Intimate partner violence at a tertiary institution
Background. Intimate partner violence (IPV) is actual or threatened physical, sexual, psychological, emotional or stalking abuse by an intimate partner. Despite the high prevalence of IPV in South Africa (SA), there is a paucity of data on university students training in fields where they are likely to have to manage the after-effects of such events in their personal capacity in the future.
Objectives. To ascertain the prevalence of IPV in an SA tertiary institution population with a diverse demographic profile.
Methods. Students from the faculty of health sciences and the faculty of humanities, social work department, completed an anonymous questionnaire. Students were made aware of psychological counselling available to them.
Results. Responses were obtained from 1 354 of 1 593 students (85.0%) (67.8% female, 45.9% black, 32.7% white, 16.6% Indian, 4.8% coloured). Of the respondents, 53.0% indicated that they were in a relationship. The prevalence of any type of IPV (sexual, physical or emotional abuse) among all respondents was 42.6%. Emotional abuse was reported by 54.9% of respondents, physical abuse by 20.0% and sexual abuse by 8.9%. Thirty-five females (6.5% of respondents who had suffered IPV) indicated that they had been emotionally, physically and sexually abused. Fourteen percent identified themselves as perpetrators of abuse, but only three perpetrators of sexual abuse reported having also been victims of sexual abuse. Most respondents (58.7%) knew where to get help.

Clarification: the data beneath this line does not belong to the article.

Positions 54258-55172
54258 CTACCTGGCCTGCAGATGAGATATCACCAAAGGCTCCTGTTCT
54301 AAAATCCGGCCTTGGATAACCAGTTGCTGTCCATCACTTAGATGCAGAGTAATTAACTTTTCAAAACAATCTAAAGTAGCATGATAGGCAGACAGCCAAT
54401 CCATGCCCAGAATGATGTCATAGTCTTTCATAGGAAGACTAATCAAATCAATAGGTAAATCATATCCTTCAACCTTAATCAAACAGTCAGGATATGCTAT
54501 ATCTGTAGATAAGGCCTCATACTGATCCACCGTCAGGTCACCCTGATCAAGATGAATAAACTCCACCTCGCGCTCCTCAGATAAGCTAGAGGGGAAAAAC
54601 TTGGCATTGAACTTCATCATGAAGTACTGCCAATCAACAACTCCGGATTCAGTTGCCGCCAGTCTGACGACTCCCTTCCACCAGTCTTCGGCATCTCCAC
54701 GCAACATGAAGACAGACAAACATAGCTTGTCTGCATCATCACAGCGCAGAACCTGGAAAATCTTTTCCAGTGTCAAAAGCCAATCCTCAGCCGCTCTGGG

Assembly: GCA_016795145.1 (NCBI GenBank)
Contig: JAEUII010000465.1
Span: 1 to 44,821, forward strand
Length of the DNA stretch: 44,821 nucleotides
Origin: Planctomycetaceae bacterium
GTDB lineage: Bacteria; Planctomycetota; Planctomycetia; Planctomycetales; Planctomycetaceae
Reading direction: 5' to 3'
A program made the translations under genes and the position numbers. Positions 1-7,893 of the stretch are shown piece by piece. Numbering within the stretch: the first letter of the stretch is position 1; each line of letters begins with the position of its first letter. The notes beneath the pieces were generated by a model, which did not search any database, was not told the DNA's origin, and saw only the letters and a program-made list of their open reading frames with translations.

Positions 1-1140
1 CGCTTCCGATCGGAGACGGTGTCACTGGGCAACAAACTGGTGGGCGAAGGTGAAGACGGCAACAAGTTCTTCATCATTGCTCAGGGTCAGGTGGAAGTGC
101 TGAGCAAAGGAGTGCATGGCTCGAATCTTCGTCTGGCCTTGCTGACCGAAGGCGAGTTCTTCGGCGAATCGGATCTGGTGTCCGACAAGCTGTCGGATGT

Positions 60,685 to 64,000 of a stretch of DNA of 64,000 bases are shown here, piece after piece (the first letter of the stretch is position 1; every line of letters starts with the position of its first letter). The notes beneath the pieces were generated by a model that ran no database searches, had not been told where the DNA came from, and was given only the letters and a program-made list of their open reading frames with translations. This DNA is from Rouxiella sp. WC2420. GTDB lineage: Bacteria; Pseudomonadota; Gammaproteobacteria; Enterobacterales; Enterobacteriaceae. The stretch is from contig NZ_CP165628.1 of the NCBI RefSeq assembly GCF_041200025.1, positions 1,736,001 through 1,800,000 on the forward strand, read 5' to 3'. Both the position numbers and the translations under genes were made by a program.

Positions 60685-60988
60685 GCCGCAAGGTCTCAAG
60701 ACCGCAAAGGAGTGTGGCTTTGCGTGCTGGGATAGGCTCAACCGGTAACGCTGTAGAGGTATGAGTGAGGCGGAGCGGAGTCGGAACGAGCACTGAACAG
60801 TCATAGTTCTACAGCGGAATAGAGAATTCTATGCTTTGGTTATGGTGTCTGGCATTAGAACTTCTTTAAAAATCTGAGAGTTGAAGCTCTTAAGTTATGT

Conclusion. The extent of IPV among the medical and social work students sampled was found to be unacceptably high, both as victims and as perpetrators. As a result of their exposure to IPV, these individuals may have difficulty in managing patients who have been subjected to abuse.
K Spencer, Department of Urology, Faculty of Health Sciences, University of the Witwatersrand, Johannesburg, South Africa
M Haffejee, Department of Urology, Faculty of Health Sciences, University of the Witwatersrand, Johannesburg, South Africa
G Candy, Department of Surgery, Faculty of Health Sciences, University of the Witwatersrand, Johannesburg, South Africa
E Kaseke, Department of Social Work, Faculty of Humanities, University of the Witwatersrand, Johannesburg, South Africa
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Date published: 2016-11-02
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